Here is the very unfair thing about money: If you have money, it’s easy to gain more. If you don’t have any, it’s hard to gain any.
I recently read John Green’s essay about Monopoly from The Anthropocene Reviewed. He talks about the unfairness of Monopoly and how it relates to the unfairness of life. Once you have Monopolies, you just get richer and richer until you push people out of the game.
And once you get rich in real life, it’s really easy to get richer and richer. When you have enough capital, you start investing that, and you get more capital to invest even more.
When you have a really good resume, you can leave one high-paying job and get an even more high-paying job.
And when you haven’t been making money and you don’t have very much money in your bank account, it’s really hard to get started.
In our recent house renovations, we have drained out our savings of the last 10 years as we’ve poured our time and resources into our home. It gets a bit stressful sometimes as we try to avoid debt (though we have a home equity line of credit as a contingency).
Most people would like more money, even if it wouldn’t necessarily make them happier.
I have a hard time pursuing after extra money; it’s just not a great motivator for me. But for some people, they spend their whole lives trying to get more and more.
But money is only good as a means to an end, not an end itself.
So why are you pursuing money? To live a richer life? To help others? To worry and stress less? To save up for large projects? To provide for your family?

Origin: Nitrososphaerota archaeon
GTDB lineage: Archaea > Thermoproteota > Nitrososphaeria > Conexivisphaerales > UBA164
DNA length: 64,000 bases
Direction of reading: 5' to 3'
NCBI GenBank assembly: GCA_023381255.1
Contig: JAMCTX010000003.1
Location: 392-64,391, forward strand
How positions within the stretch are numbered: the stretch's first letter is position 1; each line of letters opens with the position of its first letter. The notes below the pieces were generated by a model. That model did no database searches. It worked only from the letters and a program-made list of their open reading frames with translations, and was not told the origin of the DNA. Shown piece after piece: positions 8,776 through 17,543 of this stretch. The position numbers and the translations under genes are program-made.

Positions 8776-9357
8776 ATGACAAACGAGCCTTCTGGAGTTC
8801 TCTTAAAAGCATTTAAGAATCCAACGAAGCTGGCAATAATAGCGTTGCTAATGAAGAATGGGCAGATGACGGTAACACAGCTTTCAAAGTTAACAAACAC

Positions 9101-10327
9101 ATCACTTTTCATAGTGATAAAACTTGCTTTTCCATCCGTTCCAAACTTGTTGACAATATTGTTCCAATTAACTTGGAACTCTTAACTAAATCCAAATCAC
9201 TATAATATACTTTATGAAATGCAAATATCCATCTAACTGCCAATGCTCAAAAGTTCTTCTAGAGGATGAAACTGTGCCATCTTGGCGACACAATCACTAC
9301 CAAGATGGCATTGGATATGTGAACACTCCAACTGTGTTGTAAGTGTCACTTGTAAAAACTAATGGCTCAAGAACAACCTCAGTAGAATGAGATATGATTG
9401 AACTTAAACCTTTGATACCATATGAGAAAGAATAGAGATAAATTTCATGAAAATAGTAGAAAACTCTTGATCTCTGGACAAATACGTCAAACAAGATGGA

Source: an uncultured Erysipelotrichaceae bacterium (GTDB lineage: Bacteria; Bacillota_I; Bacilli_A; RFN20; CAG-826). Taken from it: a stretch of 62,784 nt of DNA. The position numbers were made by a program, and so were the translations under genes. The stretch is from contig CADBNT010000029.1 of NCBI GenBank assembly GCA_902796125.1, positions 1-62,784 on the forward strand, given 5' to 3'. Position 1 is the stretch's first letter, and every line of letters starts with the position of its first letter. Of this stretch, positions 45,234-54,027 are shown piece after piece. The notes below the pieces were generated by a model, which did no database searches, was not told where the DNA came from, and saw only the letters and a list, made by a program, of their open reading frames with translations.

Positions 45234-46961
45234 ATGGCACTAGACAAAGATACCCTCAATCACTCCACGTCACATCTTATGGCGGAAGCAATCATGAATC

I’ve been attempting to track my time lately, and in this attempt, I’ve noticed that moments that matter can take a very small portion of my life.
In 10 minutes, I can do something significant: help my children, connect with my spouse, or complete a project that has been on my to-do list for ages. I can say hi to a neighbor, read scriptures, and pick up the house. I can meditate, pray, or exercise.
But then I get stuck trying to buy home insurance or I sort through emails or go shopping or try to find the answer to a simple question on the internet. I can get lost for hours, and at the end of it, I’m not happy with how I spend my time.
There is something named the Pareto Principle that says that 80% of the consequences come from 20% of of the causes.
If I apply that to my life, 20% of what I do has meaningful results, and 80% of what I do doesn’t really matter. And that seems sort of accurate to me.
Is there a way around this? To have more of my actions be meaningful? Or do I just try to keep working the best I can, and try to savor the meaningful moments when they come?
I always thought I was a very honest person: I never told lies or cheated or tried to steal anything, so I was good.
But here’s the thing: I still very much care what other people think about me, and sometimes dishonesty creeps in as I fail to admit my shortcomings and mistakes, both to myself and to others. Admitting what I do wrong has been my biggest struggle with honesty. I want to be an awesome person that doesn’t make many mistakes. But I am not: I yell at my kids, I pick my nose, I get discouraged, I waste time, and I support political candidates without knowing much about them.
My lies are plentiful: I want to hide things from the building inspector. I pretend that I heard someone speaking when I wasn’t paying attention at all. I tell a friend I’m doing fine and everything is great when it really isn’t. When I don’t know something, I fabricate information. And at the store, when my kid breaks the top off a bottle of soap, I stick it on a random shelf and walk away.
Some of these may be trivial. But when dishonesty starts to creep up in small ways, it becomes a lazy way to deal with hard things. Dishonesty just pretends that those hard things don’t exist.
But honesty is when I have to face life as it actually is, giving up my idealized version of reality.
So how can honesty solve life’s problems if it seemingly makes life harder? Because denying the truth doesn’t make the truth go away, and when I face the truth, then I free myself.
Honesty can help solve depression.